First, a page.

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[ NNSquad ] Warning: Network Solutions' Moronic Alert Email That Masquerades as a Phishing Attack

              Warning: Network Solutions' Moronic Alert Email 
                    That Masquerades as a Phishing Attack


Normally, the less said about domain registrar Network Solutions,
(NSI) the better. But events this morning seem worthy of particular

Within my inbox were two messages purporting to be from Network
Solutions, one after the other. They were identical except for coded
differences in one of the embedded URLs. They demanded that I simply
"click here" to confirm my WHOIS information due to "New 
Regulations" -- they warned that if I didn't comply, I'd still own my 
domains, but my websites would stop working.

These messages had a variety of the hallmarks of malware attack
phishing .They contained an ominous warning. They demanded a click.
They contained no references to my actual NSI accounts or domains.
They had odd capitalization. And they appeared to have been worded by
an underachieving sixth grader.

Normally I would have simply deleted these apparent jokers without
much thought. But I didn't this time for one reason -- just a few days
ago, I had undergone the tortuous process to unlock two of my last
domains still with NSI, in preparation for moving them to a sane
registrar. The timing was suspicious.

So I investigated these messages in more depth. And remarkably, I
determined that they were seemingly legit.

A quick Google Search revealed extremely scarce discussion of key
strings from the emails. That can be interpreted as either good news
or bad news, depending on your point of view. But this did lead me to
an apparent NSI Facebook page where someone was currently asking about
this, and a curt reply from NSI saying that the alerts were real.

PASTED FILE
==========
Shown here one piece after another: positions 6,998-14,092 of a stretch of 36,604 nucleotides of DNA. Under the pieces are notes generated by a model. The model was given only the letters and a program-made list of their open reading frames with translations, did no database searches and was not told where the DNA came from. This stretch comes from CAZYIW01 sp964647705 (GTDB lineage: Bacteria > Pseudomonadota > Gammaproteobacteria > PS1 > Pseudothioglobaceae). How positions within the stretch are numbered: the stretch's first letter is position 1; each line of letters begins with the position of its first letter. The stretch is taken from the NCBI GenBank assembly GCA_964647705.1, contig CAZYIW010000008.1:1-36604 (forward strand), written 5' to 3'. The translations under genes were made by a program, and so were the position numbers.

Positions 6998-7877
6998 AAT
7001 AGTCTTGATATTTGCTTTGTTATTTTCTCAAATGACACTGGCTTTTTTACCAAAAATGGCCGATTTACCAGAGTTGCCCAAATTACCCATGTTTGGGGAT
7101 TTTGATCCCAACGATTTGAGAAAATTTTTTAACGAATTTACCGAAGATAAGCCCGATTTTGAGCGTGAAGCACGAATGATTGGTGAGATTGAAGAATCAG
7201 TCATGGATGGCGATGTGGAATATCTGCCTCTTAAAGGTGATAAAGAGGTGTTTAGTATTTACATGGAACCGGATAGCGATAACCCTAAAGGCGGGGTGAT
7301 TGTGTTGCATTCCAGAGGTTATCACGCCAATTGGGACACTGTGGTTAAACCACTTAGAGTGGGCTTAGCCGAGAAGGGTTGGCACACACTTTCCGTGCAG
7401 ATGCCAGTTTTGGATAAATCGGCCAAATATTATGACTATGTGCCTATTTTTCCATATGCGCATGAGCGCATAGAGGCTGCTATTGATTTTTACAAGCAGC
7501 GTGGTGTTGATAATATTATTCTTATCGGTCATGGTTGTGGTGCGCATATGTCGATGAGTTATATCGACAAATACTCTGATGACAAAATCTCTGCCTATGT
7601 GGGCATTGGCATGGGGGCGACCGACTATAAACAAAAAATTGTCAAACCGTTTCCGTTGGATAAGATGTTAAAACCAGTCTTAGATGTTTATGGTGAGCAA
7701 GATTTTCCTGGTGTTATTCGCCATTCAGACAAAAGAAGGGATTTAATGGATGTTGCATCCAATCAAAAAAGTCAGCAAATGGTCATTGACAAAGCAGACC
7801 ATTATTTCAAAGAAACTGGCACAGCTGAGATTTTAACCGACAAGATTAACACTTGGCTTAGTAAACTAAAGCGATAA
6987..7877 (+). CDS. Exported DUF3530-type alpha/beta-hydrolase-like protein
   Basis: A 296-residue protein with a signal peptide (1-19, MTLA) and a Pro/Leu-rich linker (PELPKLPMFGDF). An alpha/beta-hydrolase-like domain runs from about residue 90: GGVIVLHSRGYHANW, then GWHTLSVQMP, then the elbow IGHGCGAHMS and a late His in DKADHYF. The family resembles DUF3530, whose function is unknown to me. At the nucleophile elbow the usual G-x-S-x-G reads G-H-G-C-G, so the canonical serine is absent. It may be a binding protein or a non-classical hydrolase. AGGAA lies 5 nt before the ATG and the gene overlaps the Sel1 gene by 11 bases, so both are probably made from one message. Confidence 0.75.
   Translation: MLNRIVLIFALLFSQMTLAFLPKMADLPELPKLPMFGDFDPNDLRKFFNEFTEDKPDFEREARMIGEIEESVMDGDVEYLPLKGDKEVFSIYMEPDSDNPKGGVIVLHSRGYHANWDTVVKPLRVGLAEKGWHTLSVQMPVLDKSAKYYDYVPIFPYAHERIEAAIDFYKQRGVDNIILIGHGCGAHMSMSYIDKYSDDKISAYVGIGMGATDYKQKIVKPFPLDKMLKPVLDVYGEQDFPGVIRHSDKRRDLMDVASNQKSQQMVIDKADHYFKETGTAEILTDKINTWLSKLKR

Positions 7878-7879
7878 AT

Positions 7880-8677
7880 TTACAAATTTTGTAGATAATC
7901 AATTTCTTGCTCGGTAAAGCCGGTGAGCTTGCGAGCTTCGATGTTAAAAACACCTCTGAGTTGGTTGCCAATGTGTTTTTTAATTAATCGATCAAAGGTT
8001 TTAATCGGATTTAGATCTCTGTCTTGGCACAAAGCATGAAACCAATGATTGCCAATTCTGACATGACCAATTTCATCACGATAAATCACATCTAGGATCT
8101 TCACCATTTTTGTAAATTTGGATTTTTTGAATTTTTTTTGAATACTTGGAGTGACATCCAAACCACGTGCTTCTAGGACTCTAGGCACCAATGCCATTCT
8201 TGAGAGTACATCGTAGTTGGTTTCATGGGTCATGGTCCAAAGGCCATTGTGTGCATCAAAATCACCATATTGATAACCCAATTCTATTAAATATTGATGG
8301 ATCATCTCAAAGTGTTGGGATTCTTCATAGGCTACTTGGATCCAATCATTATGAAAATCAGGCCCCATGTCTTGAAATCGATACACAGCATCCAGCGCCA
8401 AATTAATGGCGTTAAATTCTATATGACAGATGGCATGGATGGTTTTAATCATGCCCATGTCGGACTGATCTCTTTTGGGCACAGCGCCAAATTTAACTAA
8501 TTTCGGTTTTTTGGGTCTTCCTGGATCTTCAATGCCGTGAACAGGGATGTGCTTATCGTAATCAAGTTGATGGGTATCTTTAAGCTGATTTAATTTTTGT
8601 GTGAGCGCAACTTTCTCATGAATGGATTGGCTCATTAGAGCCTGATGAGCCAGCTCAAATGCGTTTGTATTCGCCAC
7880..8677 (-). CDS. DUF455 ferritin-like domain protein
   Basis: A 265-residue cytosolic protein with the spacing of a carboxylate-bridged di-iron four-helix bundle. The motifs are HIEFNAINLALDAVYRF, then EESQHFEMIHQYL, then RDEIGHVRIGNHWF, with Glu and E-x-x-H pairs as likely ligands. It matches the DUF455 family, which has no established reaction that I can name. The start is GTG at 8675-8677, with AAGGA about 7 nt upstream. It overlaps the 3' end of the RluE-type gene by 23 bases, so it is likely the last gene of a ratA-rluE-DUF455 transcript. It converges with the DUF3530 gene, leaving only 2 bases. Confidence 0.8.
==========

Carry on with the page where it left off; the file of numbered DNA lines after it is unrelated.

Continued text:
The key reply URL in the emails (at least at first glance) pointed to:


followed by a long coded string that varied with each email. Typing
this in manually led me to a register.com page that simply complained
of invalid input (keep in mind that NSI, register.com, and rcom.com
are the same domain entities). Alexa also seemed to suggest that the
URL was legitimate, though receiving a miniscule percentage of
NSI-related hits.

Inspection of message headers, particular the key top MTA ingress
header, showed that the message did indeed gateway to my servers from

Given all this, I decided to click the links from a reasonably
isolated system. Each time, the register.com page simply noted that my
email address had been verified.

It is my supposition at this point that these two emails were probably
part of a WHOIS accuracy statistical sampling survey or something
similar, likely triggered by my actions to move two domains away from

And it is my considered opinion that the implementation of this
process qualifies as idiotic and borderline criminal in terms of gross

But then again, we're talking about Network Solutions.

So while we've now been warned, we shouldn't be at all surprised.

UPDATE: Within a few minutes of my sending a tweet with a link to this
blog posting, I received this tweet back from NSI:

   "Thx for your fdbk, Lauren! The email format has changed, but
    requirements are still the same." 
    -- and referencing a 2010 NSI blog posting about ICANN
    requirements. I've had domains since 1986, and I've never received
    a message like these before. I find it utterly bizarre that
    apparently after at least three years NSI is now (still?) using
    such an inexcusably inept and dangerous format for these
    notifications! C'mon guys, get with the program!

Disclaimer: I'm a consultant to Google. My postings are speaking only
for myself, not for them.
 - - -
Lauren Weinstein (lauren@vortex.com): http://www.vortex.com/lauren 
Co-Founder: People For Internet Responsibility: http://www.pfir.org/pfir-info
 - Network Neutrality Squad: http://www.nnsquad.org 
 - PRIVACY Forum: http://www.vortex.com/privacy-info
Member: ACM Committee on Computers and Public Policy
Lauren's Blog: http://lauren.vortex.com
Google+: http://google.com/+LaurenWeinstein 
Twitter: http://twitter.com/laurenweinstein
Tel: +1 (818) 225-2800 / Skype: vortex.com

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